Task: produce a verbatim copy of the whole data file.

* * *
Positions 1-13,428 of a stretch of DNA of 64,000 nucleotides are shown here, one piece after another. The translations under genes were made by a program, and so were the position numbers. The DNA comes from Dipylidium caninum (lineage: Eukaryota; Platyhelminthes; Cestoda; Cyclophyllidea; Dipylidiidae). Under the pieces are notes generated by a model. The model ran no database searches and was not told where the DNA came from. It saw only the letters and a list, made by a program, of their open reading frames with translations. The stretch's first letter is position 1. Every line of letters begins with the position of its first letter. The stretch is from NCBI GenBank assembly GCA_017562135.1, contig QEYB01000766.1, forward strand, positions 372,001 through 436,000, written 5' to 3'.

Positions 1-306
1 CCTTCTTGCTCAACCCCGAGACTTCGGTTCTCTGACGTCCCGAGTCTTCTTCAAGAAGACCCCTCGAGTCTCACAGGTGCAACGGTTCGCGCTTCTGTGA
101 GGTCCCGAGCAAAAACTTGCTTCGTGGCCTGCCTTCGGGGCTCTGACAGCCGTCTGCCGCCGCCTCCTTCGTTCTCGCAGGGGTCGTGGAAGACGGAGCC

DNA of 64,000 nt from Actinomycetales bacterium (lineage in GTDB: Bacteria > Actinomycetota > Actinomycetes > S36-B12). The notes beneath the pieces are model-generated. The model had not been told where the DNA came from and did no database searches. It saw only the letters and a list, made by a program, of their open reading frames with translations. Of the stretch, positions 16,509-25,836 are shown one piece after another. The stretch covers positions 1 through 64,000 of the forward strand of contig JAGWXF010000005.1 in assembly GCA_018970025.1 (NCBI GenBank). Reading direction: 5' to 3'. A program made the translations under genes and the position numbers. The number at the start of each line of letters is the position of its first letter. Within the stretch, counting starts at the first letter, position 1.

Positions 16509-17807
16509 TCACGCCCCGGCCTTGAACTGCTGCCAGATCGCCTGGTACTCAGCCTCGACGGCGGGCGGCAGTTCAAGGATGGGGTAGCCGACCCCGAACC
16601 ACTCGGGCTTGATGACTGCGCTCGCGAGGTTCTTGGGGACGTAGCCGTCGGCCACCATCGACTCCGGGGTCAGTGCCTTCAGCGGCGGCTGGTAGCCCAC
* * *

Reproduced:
Positions 1-13,428 of a stretch of DNA of 64,000 nucleotides are shown here, one piece after another. The translations under genes were made by a program, and so were the position numbers. The DNA comes from Dipylidium caninum (lineage: Eukaryota; Platyhelminthes; Cestoda; Cyclophyllidea; Dipylidiidae). Under the pieces are notes generated by a model. The model ran no database searches and was not told where the DNA came from. It saw only the letters and a list, made by a program, of their open reading frames with translations. The stretch's first letter is position 1. Every line of letters begins with the position of its first letter. The stretch is from NCBI GenBank assembly GCA_017562135.1, contig QEYB01000766.1, forward strand, positions 372,001 through 436,000, written 5' to 3'.

Positions 1-306
1 CCTTCTTGCTCAACCCCGAGACTTCGGTTCTCTGACGTCCCGAGTCTTCTTCAAGAAGACCCCTCGAGTCTCACAGGTGCAACGGTTCGCGCTTCTGTGA
101 GGTCCCGAGCAAAAACTTGCTTCGTGGCCTGCCTTCGGGGCTCTGACAGCCGTCTGCCGCCGCCTCCTTCGTTCTCGCAGGGGTCGTGGAAGACGGAGCC

DNA of 64,000 nt from Actinomycetales bacterium (lineage in GTDB: Bacteria > Actinomycetota > Actinomycetes > S36-B12). The notes beneath the pieces are model-generated. The model had not been told where the DNA came from and did no database searches. It saw only the letters and a list, made by a program, of their open reading frames with translations. Of the stretch, positions 16,509-25,836 are shown one piece after another. The stretch covers positions 1 through 64,000 of the forward strand of contig JAGWXF010000005.1 in assembly GCA_018970025.1 (NCBI GenBank). Reading direction: 5' to 3'. A program made the translations under genes and the position numbers. The number at the start of each line of letters is the position of its first letter. Within the stretch, counting starts at the first letter, position 1.

Positions 16509-17807
16509 TCACGCCCCGGCCTTGAACTGCTGCCAGATCGCCTGGTACTCAGCCTCGACGGCGGGCGGCAGTTCAAGGATGGGGTAGCCGACCCCGAACC
16601 ACTCGGGCTTGATGACTGCGCTCGCGAGGTTCTTGGGGACGTAGCCGTCGGCCACCATCGACTCCGGGGTCAGTGCCTTCAGCGGCGGCTGGTAGCCCAC